New Research Shows Links between Leader Coach-like Behaviors, Trust, and Organization Performance
The Ken Blanchard Companies® challenges organizations to educate their leaders on how to build trustworthiness and how to use coaching behaviors in their day-to-day management of people.
The Blanchard® study measured the impact of leader trustworthiness and coaching behaviors on employee intentions. The analysis revealed a large degree of correlation between trust and an employee's intent to exert discretionary effort, to perform, to endorse the organization, to remain with the organization, and to be a good organizational citizen. High scores in the five intention scales indicate high levels of work passion.
Further research showed that managers who use coaching behaviors create positive emotions in their followers, and that positive emotions result in high work intentions and the desire to go above and beyond for their organizations.
Although evidence paints the picture that being trustworthy is an important attribute, leaders often fall short in this area. According to Tolero Solutions, 45 percent of employees say lack of trust in leadership is the biggest issue impacting work performance. In addition, while 73 percent of organizations recognize coaching as a top leadership need, only five percent have actually trained their managers on how to coach team members.
As Blanchard launches new versions of Building Trust and Coaching Essentials®—two of its core leadership training programs—it challenges organizations around the globe to educate their leaders on how to build trustworthiness and use coaching behaviors in their day-to-day management of people. The two programs have been revised to provide a more engaging learning experience. Updates include more robust, interactive, practice-focused designs, with new videos and dynamic activities to help master skills, and fresh materials along with detailed leaders' notes so trainers don't need training.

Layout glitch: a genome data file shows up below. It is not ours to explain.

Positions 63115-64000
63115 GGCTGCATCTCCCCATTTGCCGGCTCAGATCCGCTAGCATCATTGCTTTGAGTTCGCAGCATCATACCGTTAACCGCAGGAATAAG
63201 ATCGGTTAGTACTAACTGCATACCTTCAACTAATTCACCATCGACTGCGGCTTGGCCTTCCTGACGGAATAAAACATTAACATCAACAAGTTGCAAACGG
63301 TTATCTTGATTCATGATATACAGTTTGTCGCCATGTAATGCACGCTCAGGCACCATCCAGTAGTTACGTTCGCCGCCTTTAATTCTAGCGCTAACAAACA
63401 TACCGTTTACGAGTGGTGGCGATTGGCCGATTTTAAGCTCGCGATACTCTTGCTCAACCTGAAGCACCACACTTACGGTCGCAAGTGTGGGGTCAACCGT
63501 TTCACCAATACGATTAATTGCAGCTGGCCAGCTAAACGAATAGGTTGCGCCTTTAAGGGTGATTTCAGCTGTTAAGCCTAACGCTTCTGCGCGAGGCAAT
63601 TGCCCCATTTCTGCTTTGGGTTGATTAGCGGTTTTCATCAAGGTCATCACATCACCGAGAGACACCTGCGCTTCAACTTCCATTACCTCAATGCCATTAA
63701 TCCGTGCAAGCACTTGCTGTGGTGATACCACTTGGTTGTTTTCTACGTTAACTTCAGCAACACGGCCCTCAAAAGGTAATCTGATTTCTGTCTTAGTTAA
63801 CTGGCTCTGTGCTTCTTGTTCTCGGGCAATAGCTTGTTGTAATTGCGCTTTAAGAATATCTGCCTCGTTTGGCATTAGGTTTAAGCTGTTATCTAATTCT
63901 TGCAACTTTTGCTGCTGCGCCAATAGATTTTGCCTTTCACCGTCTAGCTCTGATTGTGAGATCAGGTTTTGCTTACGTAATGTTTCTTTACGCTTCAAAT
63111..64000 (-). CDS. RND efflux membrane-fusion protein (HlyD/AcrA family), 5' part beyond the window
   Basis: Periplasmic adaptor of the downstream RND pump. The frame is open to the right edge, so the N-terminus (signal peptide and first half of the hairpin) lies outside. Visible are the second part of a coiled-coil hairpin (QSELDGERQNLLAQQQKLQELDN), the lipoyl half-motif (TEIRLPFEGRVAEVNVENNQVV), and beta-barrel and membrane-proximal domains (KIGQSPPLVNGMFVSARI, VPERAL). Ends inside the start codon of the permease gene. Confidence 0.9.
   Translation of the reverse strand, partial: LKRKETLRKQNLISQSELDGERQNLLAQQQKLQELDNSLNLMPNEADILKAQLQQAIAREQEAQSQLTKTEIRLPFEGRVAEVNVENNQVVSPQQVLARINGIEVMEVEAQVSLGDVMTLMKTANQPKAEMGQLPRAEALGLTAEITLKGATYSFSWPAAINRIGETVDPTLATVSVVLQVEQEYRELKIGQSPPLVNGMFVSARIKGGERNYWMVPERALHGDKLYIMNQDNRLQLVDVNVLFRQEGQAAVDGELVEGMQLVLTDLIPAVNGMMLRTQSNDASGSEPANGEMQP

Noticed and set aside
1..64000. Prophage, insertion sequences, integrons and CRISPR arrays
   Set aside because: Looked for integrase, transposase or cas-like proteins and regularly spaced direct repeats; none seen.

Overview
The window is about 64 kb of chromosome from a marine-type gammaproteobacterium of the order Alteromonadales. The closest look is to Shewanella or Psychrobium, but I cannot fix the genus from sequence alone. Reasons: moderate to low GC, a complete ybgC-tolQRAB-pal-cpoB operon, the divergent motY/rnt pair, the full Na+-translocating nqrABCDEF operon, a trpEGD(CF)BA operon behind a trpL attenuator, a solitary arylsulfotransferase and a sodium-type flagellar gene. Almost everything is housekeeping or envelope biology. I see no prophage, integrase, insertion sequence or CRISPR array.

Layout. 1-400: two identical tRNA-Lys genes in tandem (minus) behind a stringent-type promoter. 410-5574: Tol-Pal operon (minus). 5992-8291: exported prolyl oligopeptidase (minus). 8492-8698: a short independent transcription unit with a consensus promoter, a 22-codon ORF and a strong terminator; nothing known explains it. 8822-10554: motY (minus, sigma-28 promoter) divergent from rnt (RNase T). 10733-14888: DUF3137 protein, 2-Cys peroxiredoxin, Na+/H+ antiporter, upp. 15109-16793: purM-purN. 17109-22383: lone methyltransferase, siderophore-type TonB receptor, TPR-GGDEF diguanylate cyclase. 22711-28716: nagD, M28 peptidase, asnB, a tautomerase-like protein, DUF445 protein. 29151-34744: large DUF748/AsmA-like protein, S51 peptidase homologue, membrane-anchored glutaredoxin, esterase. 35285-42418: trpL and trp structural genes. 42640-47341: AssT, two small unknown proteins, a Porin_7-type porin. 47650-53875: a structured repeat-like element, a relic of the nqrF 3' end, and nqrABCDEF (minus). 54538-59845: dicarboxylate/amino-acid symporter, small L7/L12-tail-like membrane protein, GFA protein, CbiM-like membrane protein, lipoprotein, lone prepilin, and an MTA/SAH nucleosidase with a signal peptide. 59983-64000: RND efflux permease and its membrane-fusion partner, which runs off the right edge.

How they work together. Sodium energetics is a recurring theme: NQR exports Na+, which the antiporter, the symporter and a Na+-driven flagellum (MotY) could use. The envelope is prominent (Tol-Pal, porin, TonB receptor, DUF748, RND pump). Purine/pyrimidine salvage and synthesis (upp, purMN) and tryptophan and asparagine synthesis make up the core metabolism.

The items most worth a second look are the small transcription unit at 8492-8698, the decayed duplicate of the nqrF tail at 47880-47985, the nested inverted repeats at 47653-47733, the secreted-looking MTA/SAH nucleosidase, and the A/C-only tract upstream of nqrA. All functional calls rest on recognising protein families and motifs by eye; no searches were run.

Building Trust (http://www.kenblanchard.com/
"Having the demonstrated ability to do one's job, being someone others can count on, and being honest, compassionate, and fair are all ways a leader can build trust with their direct reports," said Randy Conley, Trust Practice Leader, The Ken Blanchard Companies. "When individuals have trust in their leaders, they have higher intentions to remain with their organizations, put forth discretionary effort, endorse the organization as a good place to work, and behave in ways that benefit the organization."
Coaching Essentials (http://www.kenblanchard.com/
"Coaching is a deliberate process using focused conversations to create an environment that results in accelerated performance and development,"
Individuals who perceive their managers as exhibiting coach-like behaviors have high levels of trust in their leaders. However, there must be an existing level of trust in a relationship to engage in a coaching management style. People who trust their leaders have more desirable performance outcomes, and their organization's objectives are reached faster. These two aspects of leadership are critical and interconnected for managers to be effective with their people.
To download the research reports visit www.kenblanchard.com/
Note to editor:
Drea Zigarmi, Senior Consulting Partner, The Ken Blanchard Companies, is available for interviews on the Blanchard research study.
Randy Conley, Trust Practice Leader, The Ken Blanchard Companies, is available for interviews on Building Trust.
Madeleine Homan Blanchard and Linda Miller, authors of Coaching Essentials, are available for interviews.
About The Ken Blanchard Companies
The Ken Blanchard Companies is the global leader in management training. For more than 35 years, Blanchard has been creating the best managers in the world, training over 150,000 people each year. From the award-winning First-time Manager program—based on the best-selling business book, The New One Minute Manager®—to Situational Leadership® II, the most widely taught leadership model in the world, Blanchard is the provider of choice of Fortune 500 companies as well as small to medium businesses, governments, and educational and nonprofit organizations.
Vanessa Lacey, Marketing Communications